Using Delphi 7, I have several functions that take a single integer parameter. These functions operate on a Text string belonging to the object. The only parameter is either a character index in the Text, or a word index. For example, to retrieve the next word of Text after word i or after the character Text[loc] I want to have:
function NextWord(i:Integer): String; overload; function NextWord(loc:Integer): String; overload;
Obviously, this is ambiguous. Delphi Help says "Overloaded routines must be distinguished by the number of parameters they take or the types of their parameters." So I defined two types:
type WordIndex = Integer; type CharIndex = Integer; ... function NextWord(i:WordIndex): String; overload; function NextWord(i:CharIndex): String; overload;
But this doesn't work, as these are just aliases for Integer.
Delphi Help on types distinguishes 'type identity', 'type compatibility', and 'assignment-compatibility', and then says nothing about how to use the distinction. But it does say to repeat the word 'type' to create new type not identical to Integer:
type WordIndex = type Integer; //really, a new type type CharIndex = type Integer; ... function NextWord(i:WordIndex): String; overload; function NextWord(i:CharIndex): String; overload; ... var WordNumber: WordIndex; //variable of new type ... WordStr := NextWord(WordNumber); //call overloaded function
To my surprise, this doesn't work either. The compiler recognizes WordIndex as a separate type, and compiles the overloaded functions, but where called it claims the overload is ambiguous. I also tried changing the function parameters to VAR (because "For var parameters, types of formal and actual must be identical."), but that didn't help.
Hitting the Web I read that the compiler disambiguates overloaded functions based first on the number of parameters, and second on their size. I suppose I could make WordIndex a DWord instead of Integer, but I don't want it to be 16 bits, and I'm using -1 to mean 'invalid word number'.
Finally, I found this in the Help for 'Overloading procedures and functions': "You can pass to an overloaded routine parameters that are not identical in type with those in any of the routine's declarations, but that are assignment-compatible with the parameters in more than one declaration. ... In these cases, when it is possible to do so without ambiguity, the compiler invokes the routine whose parameters are of the type with the smallest range that accommodates the actual parameters in the call."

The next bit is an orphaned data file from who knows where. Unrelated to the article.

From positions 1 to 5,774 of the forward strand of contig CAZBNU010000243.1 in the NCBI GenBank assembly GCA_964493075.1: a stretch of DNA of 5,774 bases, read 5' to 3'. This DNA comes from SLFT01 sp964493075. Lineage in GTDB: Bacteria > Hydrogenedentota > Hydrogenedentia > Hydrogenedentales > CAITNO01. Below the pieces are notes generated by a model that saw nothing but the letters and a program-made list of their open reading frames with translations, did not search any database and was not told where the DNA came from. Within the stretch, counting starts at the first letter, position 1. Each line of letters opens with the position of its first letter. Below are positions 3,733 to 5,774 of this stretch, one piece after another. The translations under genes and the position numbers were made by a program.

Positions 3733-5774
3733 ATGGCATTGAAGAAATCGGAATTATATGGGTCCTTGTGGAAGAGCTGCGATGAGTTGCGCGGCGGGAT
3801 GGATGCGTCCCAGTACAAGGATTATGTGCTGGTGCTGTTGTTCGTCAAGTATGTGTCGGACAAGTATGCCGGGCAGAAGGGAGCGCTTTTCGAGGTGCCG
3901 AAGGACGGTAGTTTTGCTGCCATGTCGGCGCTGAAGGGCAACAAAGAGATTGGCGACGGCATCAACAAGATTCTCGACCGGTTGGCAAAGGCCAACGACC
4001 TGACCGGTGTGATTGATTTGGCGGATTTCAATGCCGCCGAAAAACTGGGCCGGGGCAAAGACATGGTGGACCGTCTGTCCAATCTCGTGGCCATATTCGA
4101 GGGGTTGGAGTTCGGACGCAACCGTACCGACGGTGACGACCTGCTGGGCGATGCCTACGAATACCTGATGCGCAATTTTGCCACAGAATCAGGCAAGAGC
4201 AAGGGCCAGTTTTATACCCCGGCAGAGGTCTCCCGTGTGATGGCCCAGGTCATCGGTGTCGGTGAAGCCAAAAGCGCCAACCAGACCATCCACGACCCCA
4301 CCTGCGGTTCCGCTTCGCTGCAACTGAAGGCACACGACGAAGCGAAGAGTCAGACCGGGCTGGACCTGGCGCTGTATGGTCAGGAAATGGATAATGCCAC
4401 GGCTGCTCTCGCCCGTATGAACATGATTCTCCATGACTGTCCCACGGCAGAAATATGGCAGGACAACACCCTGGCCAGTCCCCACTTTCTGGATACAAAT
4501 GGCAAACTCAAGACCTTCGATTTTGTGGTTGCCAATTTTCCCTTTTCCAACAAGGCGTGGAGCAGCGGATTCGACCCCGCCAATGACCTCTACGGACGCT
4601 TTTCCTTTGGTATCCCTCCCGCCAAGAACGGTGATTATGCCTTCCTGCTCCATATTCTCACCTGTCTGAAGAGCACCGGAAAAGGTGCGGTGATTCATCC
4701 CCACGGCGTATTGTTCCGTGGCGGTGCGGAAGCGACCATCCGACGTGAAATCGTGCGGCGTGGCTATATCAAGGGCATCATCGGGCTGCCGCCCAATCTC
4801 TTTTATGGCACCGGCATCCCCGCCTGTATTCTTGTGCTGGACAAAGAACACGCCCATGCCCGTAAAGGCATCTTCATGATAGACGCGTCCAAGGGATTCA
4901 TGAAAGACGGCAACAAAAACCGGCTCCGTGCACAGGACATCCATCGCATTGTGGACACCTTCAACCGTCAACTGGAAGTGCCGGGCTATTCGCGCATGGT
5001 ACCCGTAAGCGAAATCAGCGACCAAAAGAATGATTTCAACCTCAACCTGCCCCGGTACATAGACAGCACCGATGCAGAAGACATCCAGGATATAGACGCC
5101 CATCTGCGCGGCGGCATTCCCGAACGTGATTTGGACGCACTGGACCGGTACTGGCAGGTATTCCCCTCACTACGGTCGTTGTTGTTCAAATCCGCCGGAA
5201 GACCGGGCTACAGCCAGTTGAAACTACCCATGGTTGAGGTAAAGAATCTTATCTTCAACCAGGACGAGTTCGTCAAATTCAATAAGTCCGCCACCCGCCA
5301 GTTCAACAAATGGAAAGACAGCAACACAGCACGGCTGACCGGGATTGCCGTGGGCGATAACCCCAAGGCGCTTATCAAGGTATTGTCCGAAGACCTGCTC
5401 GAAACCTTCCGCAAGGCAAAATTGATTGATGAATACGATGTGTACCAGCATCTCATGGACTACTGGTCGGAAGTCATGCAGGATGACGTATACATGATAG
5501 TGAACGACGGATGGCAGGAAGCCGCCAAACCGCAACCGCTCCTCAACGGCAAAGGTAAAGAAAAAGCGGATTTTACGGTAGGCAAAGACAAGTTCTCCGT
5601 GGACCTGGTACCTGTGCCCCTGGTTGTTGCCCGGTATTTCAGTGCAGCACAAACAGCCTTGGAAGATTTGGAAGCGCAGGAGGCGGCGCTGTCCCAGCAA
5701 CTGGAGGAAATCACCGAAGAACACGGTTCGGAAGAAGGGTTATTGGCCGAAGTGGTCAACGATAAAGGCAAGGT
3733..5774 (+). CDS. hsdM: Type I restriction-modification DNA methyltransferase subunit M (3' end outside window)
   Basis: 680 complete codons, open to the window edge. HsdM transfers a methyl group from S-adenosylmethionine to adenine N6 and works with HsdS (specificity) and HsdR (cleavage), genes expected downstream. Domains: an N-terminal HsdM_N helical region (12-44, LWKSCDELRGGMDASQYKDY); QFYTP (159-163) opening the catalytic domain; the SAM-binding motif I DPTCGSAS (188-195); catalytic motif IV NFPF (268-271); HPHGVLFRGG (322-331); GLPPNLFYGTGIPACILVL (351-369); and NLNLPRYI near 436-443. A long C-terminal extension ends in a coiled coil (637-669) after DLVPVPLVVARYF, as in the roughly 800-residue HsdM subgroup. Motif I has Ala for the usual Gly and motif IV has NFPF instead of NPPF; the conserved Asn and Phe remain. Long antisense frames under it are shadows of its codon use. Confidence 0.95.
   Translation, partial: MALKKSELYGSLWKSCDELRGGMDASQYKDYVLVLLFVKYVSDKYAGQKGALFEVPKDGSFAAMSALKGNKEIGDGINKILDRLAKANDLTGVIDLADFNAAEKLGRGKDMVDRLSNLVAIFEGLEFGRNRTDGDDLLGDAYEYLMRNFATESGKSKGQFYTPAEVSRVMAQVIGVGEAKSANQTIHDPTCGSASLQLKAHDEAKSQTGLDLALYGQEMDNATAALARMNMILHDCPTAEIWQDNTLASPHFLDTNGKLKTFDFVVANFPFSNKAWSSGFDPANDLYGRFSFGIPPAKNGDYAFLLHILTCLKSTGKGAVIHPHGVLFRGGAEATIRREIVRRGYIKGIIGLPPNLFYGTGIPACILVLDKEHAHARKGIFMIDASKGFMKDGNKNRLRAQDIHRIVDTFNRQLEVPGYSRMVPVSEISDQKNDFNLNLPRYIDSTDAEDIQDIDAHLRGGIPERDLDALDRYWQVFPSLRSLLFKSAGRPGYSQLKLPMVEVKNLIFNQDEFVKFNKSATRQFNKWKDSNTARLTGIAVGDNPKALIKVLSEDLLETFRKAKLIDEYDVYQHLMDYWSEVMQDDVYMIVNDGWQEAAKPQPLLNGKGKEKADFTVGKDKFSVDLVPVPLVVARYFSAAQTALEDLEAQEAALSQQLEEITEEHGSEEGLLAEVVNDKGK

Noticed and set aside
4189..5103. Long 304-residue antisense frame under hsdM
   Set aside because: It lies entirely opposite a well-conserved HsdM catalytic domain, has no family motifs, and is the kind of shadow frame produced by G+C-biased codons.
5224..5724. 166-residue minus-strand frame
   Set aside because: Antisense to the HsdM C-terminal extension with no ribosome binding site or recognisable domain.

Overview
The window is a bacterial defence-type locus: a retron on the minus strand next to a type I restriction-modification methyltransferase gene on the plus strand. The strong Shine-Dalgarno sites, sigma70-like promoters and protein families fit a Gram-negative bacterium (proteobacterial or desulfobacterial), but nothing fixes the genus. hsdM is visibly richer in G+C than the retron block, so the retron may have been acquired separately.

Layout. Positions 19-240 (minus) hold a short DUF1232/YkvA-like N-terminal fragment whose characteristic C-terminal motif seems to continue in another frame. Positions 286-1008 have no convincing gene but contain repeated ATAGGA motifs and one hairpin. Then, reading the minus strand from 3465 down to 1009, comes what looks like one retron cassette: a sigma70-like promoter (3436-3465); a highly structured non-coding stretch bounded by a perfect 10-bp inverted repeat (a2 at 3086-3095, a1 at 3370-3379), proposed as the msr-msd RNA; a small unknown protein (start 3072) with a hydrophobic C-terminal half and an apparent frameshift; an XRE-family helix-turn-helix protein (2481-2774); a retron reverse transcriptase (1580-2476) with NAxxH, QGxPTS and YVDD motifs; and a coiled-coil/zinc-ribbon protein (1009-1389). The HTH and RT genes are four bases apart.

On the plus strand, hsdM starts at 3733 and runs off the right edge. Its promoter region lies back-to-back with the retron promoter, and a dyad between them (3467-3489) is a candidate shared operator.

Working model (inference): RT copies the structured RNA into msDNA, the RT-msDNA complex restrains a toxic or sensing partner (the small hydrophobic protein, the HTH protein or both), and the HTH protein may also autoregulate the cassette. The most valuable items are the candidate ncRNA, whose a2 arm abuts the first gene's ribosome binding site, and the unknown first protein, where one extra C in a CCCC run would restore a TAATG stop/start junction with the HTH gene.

So I tried this, which works:
type WordIndex = -1..High(Integer); type CharIndex = Integer; function NextWord(i:WordIndex): String; overload; function NextWord(i:CharIndex): String; overload; ... var WordNumber: WordIndex; loc: CharIndex; ... WordStr := NextWord(WordNumber); (or) WordStr := NextWord(loc);
This compiles without warnings or errors, and does in fact call the correct function for each parameter type. Also SizeOf(WordIndex) = SizeOf(CharIndex) = 4. I.E. they're both Integers.
My question is, is this how I'm supposed to do it? And if so, how was I supposed to know that? Are there any examples like that in the Help or in the Source?
Bonus question: I checked, and making type WordIndex a Range creates no code/runtime overhead in the call or in the functions. But might it elsewhere in the code? Will Delphi be testing WordNumber for a Range Error anywhere it wouldn't be testing an Integer? (I'm pretty sure the answer is 'No'.)